Antithrombotic treatment after stroke because of intracerebral hemorrhage

Luke A. Perry, Eivind Berge, Joshua Bowditch, Elisabeth Forfang, Ole Morten Ronning, Graeme J. Hankey, Elmer Villanueva, Rustam Al-Shahi Salman

Research output: Contribution to journalEditorialpeer-review


Many survivors of stroke because of intracerebral hemorrhage (ICH) are at risk of ischemic vascular disease. Antithrombotic (antiplatelet or anticoagulant) treatments may lower the risk of ischemic events after ICH, but they may increase the risks of bleeding.


To determine the overall effectiveness and safety of antithrombotic drugs for secondary prevention after ICH.1


Search Methods

We searched the Cochrane Stroke Group Trials Register (March 24, 2017), the CENTRAL (Cochrane Central Register of Controlled Trials: the Cochrane Library 2017, Issue 3), Ovid Medline (from 1948 to March 2017), Ovid Embase (from 1980 to March 2017), and online registries of clinical trials (March 8, 2017). We also screened the reference lists of included trials for additional, potentially relevant studies.

Selection Criteria

We selected all randomized controlled trials (RCTs) of any antithrombotic treatment versus no antithrombotic treatment for short- or long-term secondary prevention of ischemic events after ICH.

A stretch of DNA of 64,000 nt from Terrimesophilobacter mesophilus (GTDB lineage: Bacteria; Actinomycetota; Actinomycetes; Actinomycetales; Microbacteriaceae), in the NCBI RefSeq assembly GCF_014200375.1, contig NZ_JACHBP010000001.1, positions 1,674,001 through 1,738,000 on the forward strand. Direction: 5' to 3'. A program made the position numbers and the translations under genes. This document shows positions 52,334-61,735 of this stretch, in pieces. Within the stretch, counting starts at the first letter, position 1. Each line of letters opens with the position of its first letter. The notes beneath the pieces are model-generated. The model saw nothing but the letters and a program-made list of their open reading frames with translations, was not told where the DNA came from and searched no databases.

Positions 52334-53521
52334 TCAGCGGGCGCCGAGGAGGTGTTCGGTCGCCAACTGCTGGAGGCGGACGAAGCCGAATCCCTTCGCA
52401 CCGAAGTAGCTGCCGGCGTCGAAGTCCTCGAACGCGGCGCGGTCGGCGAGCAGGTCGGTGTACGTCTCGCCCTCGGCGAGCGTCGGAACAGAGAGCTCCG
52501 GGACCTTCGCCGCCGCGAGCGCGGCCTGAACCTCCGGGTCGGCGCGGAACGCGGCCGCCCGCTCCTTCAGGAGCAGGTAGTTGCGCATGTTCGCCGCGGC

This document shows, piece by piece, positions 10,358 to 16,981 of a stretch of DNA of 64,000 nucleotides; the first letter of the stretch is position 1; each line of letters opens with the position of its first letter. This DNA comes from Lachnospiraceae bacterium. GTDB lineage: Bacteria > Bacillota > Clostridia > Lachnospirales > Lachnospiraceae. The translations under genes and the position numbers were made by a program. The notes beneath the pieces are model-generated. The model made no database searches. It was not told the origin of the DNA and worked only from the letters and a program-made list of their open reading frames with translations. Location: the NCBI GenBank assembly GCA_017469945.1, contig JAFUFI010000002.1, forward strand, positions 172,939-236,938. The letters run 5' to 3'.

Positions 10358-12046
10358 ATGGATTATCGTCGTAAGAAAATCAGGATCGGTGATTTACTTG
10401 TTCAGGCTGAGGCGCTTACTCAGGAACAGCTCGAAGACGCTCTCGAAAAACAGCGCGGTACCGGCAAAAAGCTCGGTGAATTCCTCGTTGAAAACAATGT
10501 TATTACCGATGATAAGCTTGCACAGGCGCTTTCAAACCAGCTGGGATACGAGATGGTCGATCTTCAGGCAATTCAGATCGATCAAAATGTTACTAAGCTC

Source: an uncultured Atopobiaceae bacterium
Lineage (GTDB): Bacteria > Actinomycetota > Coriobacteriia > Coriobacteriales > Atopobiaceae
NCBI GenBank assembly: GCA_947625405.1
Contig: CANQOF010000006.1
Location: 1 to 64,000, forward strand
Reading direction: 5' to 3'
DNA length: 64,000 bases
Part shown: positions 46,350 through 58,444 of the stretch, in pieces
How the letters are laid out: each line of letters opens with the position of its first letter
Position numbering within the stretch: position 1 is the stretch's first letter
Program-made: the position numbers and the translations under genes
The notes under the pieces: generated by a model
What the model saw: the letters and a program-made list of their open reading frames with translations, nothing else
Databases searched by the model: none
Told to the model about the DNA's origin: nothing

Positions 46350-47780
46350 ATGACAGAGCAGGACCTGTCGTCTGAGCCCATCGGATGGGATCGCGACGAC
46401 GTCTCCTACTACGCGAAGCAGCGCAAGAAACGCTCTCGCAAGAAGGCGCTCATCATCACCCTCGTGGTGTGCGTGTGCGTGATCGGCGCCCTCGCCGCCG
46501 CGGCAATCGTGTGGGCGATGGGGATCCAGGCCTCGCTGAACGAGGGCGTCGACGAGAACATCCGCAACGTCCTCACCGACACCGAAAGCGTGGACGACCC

Data Collection and Analysis

Three review authors independently extracted data and assessed the included RCTs for risk of bias. We calculated the risk ratio (RR) or odds ratio, as appropriate, and used fixed-effect modeling for meta-analyses.

Main Results

We included 2 RCTs with a total of 121 participants. Both RCTs were of short-term parenteral anticoagulation early after ICH: one tested heparin and the other enoxaparin. The risk of bias in the included RCTs was generally unclear or low. The included RCTs did not report our chosen primary outcome (a composite of all serious vascular events including ischemic stroke, myocardial infarction, other major ischemic event, ICH, major extracerebral hemorrhage, and vascular death). Parenteral anticoagulation did not significantly affect case fatality (RR, 1.25; 95% confidence interval, 0.38–4.07 in one of the trials involving 46 participants), ICH, or major extracerebral hemorrhage (no detected events in of the trials involving 75 participants), growth of ICH (RR, 1.64; 95% confidence interval, 0.51–5.29 in both trials involving 121 participants), deep vein thrombosis (RR, 0.99; 95% confidence interval, 0.49–1.96 in both trials involving 121 participants), or major ischemic events (RR, 0.54; 95% confidence interval, 0.23–1.28 in both trials involving 121 participants). The literature search identified 6 trials that are ongoing or ready to start recruitment (see full review).


There is insufficient evidence from RCTs to support or discourage the use of antithrombotic treatment after ICH. RCTs comparing starting versus avoiding antiplatelet or anticoagulant drugs after ICH appear justified and are needed in clinical practice.
Original languageEnglish
Pages (from-to)e247
Issue number9
Publication statusPublished - Sep 2017


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